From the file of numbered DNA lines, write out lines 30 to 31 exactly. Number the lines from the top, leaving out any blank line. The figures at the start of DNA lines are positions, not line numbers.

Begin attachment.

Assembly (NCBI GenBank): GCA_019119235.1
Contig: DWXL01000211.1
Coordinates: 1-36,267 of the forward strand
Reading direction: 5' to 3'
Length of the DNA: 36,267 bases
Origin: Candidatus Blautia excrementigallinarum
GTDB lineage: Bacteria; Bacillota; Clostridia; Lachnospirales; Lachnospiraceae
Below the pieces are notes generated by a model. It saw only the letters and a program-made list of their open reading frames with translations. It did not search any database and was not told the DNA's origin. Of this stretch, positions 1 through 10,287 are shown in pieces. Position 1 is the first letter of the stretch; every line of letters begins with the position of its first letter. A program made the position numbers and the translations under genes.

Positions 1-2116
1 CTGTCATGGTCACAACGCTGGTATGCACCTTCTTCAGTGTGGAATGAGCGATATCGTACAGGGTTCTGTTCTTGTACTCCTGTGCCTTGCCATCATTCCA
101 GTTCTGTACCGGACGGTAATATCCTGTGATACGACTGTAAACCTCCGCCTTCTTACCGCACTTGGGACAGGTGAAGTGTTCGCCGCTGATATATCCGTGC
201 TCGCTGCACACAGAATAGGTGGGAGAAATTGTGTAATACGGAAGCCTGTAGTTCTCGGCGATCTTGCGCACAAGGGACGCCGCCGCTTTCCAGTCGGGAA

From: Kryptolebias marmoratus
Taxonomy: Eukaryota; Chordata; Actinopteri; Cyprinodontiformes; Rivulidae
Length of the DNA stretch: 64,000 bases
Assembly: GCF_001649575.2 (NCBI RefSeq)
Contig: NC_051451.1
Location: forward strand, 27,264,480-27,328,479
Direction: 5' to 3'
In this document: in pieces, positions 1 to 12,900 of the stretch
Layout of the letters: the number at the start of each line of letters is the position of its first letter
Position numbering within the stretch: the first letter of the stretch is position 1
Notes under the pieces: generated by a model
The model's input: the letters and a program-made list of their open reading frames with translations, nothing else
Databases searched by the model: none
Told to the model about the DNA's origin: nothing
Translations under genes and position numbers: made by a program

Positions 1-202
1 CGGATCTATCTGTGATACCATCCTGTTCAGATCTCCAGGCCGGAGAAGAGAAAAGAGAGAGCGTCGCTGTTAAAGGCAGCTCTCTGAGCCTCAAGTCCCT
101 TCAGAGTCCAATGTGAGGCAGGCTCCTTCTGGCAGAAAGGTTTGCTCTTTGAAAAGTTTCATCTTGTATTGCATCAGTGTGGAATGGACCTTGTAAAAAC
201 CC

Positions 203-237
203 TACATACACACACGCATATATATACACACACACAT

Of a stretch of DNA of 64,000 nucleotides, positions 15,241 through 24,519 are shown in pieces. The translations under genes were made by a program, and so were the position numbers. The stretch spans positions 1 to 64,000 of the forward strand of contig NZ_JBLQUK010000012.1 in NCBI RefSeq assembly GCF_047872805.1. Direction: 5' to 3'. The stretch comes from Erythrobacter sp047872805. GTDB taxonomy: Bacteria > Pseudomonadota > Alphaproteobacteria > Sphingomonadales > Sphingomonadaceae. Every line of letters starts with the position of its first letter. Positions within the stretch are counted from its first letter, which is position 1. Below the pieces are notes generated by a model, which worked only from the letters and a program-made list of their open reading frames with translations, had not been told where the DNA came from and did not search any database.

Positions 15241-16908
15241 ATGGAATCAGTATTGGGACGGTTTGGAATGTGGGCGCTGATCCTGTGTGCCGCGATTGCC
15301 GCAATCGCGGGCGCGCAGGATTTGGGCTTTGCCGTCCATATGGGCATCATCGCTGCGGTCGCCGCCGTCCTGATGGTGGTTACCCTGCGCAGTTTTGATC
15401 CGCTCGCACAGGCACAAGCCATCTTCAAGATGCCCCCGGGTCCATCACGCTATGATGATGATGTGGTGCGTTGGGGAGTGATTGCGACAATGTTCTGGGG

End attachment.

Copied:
101 TCAGAGTCCAATGTGAGGCAGGCTCCTTCTGGCAGAAAGGTTTGCTCTTTGAAAAGTTTCATCTTGTATTGCATCAGTGTGGAATGGACCTTGTAAAAAC
201 CC